It's also important to note that an in-game chat system counts as game audio and not chat audio (we tested it in League of Legends, Overwatch, and CS:GO). This means you won’t be able to mute your online teammates without muting game audio at the same time. You also get an EQ button to cycle between bass, default, and treble sound profiles. Some may also find the buttons very sensitive and might register unwanted actions often.
Like most over-ears and gaming headsets, the LucidSound LS31 aren't very breathable. Their design traps heat inside the ear cups, and you may feel a difference in temperature if you wear them for a long time. This headset won’t be ideal for sports as you’ll sweat more than usual.
The LucidSound LS31 is a bulky over-ear headset that isn’t very portable, like most gaming headsets. However, gaming headsets usually stay in one place, and you don’t need to often travel with them. If you do need to take them on the go, the cups swivel, so it's easier to slide them in a bag.
The LucidSound LS31 don't come with a case to protect the headphones.
The LucidSound LS31 is a decently-built gaming headset. The headband is made of metal and feels solid yet flexible. Unfortunately, the cups are made of thin plastic that looks a bit cheap and might be susceptible to breaking due to impacts. Also, while the hinges look to be metal, it's actually plastic with a metallic finish and won’t be very durable.
This headset isn't very stable on the head. Tilting your head won’t cause much movement, but as soon as your head is moving a bit more, the cups’ weight will make them slide off. Thankfully, their wireless design eliminates the risk of a cable getting stuck on something and pulling the headset off your head. This shouldn’t be a problem during gaming sessions, but this bulky headset is definitely not made for physical activity.
The LucidSound LS31 has a good frequency response consistency. The treble range is quite consistent across multiple re-seats, with the maximum deviation below 10kHz being about 3dB. In the bass range, the delivery is also quite consistent across re-seats and multiple human subjects. However, we noticed that having glasses could break the seal and caused a drop of 6dB at 20Hz, which is not that audible.
The bass performance is decent. LFE (low-frequency extension) is at 25Hz, which is good. Low-bass, which is responsible for low-end thump and rumble, is slightly lacking. However, mid-bass, responsible for the punch of the bass and kick instruments, and high-bass, responsible for warmth, are both overemphasized by about 5dB, making the bass of this headset quite boomy and muddy.
The mid-range performance is good. Low-mid is overemphasized by about 4dB, which makes the vocals and lead instruments sound thick and cluttered. The rest of the range is fairly flat and even, with a very small dip in mid-mid, which will barely nudge the vocals to the back of the mix, but this shouldn’t be noticeable to most.
The treble performance is mediocre. The response is uneven and mostly underemphasized. This means vocals and leads will lack detail and brightness. However, sibilants (S and T sounds) might be sharp for some people around 9kHz, but not everyone will hear it as intensely.
The LucidSound LS31 headphones have good imaging. Their weighted group delay is 0.26, which is very good. The GD graph shows that its group delay is entirely under the audibility threshold. Additionally, the L/R drivers of our test unit were very well-matched in amplitude, phase, and frequency, ensuring accurate placement and localization of objects (voice, instruments, footsteps) in the stereo image. However, these results are only valid for our unit, and yours may perform differently.
The LucidSound LS31 have an average soundstage. Their PRTF response shows a decent amount of pinna interaction and activation, with decent accuracy. However, there is not a 10kHz notch present. Therefore, their soundstage may be perceived as large, but unnatural and located inside the head.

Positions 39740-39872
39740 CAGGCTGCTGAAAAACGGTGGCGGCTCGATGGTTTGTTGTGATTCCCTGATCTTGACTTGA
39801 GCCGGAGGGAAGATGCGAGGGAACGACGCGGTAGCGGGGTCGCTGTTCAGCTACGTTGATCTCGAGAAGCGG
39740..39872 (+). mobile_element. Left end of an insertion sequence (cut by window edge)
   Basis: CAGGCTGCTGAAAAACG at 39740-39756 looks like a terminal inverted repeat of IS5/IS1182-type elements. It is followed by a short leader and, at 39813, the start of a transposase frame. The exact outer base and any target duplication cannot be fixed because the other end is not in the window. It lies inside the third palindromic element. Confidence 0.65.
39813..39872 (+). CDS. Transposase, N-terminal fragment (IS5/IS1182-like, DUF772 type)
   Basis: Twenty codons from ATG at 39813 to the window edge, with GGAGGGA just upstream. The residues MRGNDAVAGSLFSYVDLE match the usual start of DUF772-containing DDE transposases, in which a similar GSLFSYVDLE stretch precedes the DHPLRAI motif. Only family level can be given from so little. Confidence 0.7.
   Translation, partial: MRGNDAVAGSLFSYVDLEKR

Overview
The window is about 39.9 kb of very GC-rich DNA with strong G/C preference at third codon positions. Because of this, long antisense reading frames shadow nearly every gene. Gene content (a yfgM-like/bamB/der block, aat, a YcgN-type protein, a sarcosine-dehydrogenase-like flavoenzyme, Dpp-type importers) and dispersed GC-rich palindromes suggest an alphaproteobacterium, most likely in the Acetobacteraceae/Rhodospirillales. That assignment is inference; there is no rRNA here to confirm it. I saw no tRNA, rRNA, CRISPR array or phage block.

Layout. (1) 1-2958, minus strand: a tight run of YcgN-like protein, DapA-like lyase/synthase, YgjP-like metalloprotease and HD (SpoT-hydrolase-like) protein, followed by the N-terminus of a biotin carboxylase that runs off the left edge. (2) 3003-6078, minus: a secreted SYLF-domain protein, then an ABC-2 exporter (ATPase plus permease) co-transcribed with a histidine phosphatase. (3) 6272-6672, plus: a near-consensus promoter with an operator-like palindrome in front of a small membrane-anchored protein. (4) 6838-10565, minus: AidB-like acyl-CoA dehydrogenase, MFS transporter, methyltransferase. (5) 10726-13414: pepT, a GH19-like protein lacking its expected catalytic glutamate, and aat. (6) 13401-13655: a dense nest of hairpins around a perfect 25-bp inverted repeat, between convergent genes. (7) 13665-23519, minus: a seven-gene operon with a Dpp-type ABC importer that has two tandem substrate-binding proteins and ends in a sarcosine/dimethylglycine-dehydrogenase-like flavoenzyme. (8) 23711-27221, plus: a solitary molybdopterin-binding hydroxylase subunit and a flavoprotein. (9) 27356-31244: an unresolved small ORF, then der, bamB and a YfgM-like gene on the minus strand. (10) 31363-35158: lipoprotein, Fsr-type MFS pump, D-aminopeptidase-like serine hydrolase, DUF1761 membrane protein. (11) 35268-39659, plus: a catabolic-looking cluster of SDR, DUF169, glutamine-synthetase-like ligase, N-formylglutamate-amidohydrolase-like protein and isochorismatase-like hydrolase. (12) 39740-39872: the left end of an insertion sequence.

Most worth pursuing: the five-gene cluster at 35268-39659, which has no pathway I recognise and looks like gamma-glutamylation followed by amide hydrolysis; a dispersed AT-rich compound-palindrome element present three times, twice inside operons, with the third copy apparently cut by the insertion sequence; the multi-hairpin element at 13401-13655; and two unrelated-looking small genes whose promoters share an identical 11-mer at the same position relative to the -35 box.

The noise isolation performance is sub-par. These closed-back headphones don't isolate at all in the bass and mid-ranges, letting in the rumble of engines and ambient chatter around you. In the treble range, occupied by sharp sounds like S and Ts and fan noises like A/C systems, they achieve an isolation of 27dB, which is above-average.
The LucidSound LS31's leakage performance is sub-par. A significant portion of their leakage is spread between 400Hz and 2kHz, which is a relatively broad range. So although their leakage won't be as full-sounding as that of open-back headphones, it'll be more noticeable than in-ears and earbuds. On the plus side, the overall level of their leakage is not too loud. With the music at 100dB SPL, their leakage averages at 42dB SPL and peaks at 55dB SPL, which is about the noise floor of an average office.
The LucidSound LS31 use a dual microphone system (one integrated and one boom mic). Speech recorded or transmitted with this gaming headset will sound clear and full-bodied. You'll also be able to use it in very loud environments, like gaming conventions, and it will do a great job at separating speech from ambient noise. It should be noted that our testing was only done on the boom mic.
The recording quality of the LucidSound LS31's boom mic is great. LFE (low-frequency extension) is at 24Hz, which is great. This results in a recorded/transmitted speech that sounds full-bodied. The HFE (high-frequency extension) of 4.7kHz means recorded speech will be fairly detailed and present. The response between the LFE and HFE points is flat and even, so speech sounds natural. The audio playback sounds a bit distorted because we couldn't control the volume of the microphone on the test PC.
The LucidSound LS31 have a good 17-hour battery life that will last you long gaming sessions. They take about three hours to charge fully, but thankfully, you’ll be able to charge them while still using them. This shouldn’t be a problem for people who can sit close to their power source. Unfortunately, they don’t have any power saving feature to extend battery life if you forget to turn them off.
This gaming headset doesn't have a companion app with customization options. For a headset with customization software, look at the SteelSeries Arctis 7 Wireless 2017 or the Logitech G933 Wireless.
This headset isn't Bluetooth-compatible. Thanks to the dongle, the latency of the LucidSound LS31 is low, and you’ll be able to watch TV and play games without noticing a delay between what you hear and see. You can also completely get rid of it if you use the headset with a wired connection.
The LucidSound LS31 come with a USB dongle that you can use with PCs and consoles. However, on Xbox One, you’ll have to use a wired connection to the controller to get the mic support. Unfortunately, the dongle doesn’t have any inputs other than the Mini-TOSLINK (3.5mm/optical) input jack. You also can’t charge the headset with the dongle; you’ll have to use another micro-USB cable to do so.